- Pricing of the stock is complicated. Generally, stock should be issued at fair market value (otherwise, there may be deemed income from the company to the founder). If the Series FF is not issued at initial incorporation, then issuing the Series FF stock at a later point in time will require the founders to pay more than a nominal amount to purchase the shares. As I will describe in a later post, founders stock is typically issued at a very nominal price per share, such as $0.001, so that the company may initially issue 10,000,000 shares for $1000.
- If the Series FF is issued immediately prior to the Series A financing, then the price per share of the Series FF probably should be at least the same as the Series A. In some respects, the Series FF may be more valuable than the Series A in the future if it can convert into a later round of preferred stock with a liquidation preference greater than the Series A. On the other hand, there is significant risk that the holder never receives liquidity because the board might not allow a conversion to occur (or investors may not be willing to purchase).
- Legal fees incurred in issuing Series FF may be higher. This is because the Series FF receives some amount of custom drafting and tweaking compared to a typical incorporation. In addition, many attorneys are not familiar with the concept and there are costs incurred in “reinventing the wheel” and getting everyone comfortable. The additional costs involved in setting up the Series FF may be wasted if the future board does not allow the founders to obtain liquidity.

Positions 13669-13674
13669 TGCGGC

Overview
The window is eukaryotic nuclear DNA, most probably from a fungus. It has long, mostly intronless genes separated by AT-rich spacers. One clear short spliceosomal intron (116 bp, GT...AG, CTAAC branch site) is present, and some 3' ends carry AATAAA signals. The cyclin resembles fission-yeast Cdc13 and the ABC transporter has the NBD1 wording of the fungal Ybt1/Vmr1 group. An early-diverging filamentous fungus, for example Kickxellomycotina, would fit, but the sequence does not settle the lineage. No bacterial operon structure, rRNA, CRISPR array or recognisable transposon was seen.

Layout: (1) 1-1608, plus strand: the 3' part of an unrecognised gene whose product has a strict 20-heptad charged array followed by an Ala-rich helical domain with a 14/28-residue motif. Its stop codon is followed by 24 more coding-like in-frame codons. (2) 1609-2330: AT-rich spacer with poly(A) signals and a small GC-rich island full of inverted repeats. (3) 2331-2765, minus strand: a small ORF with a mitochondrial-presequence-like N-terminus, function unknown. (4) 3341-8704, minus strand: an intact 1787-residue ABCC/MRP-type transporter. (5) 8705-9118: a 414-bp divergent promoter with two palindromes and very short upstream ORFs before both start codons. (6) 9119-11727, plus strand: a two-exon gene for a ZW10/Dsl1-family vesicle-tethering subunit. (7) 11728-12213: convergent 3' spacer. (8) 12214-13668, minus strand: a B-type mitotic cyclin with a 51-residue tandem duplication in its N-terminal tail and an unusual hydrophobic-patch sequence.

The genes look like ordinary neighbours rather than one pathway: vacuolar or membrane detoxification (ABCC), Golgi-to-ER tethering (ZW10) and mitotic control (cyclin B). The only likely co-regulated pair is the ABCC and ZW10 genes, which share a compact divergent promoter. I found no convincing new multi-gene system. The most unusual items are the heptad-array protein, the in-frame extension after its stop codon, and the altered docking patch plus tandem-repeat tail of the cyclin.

- It is unclear whether venture funds are willing to allow founders to sell a portion of their stock in connection with a venture financing. Implementing the Series FF before an equity financing sends a message to potential investors that the founders want liquidity in connection with an equity financing. This may not be a good thing to mention when looking for early rounds of financing. However, venture funds may be willing to allow founders to sell in the following situations:
- The venture fund has to agree to it because there are multiple terms sheets in a competitive deal.
- The company is doing well (i.e. valuations above $100M and nearing an IPO) and the founders would rather sell the company that wait longer for liquidity.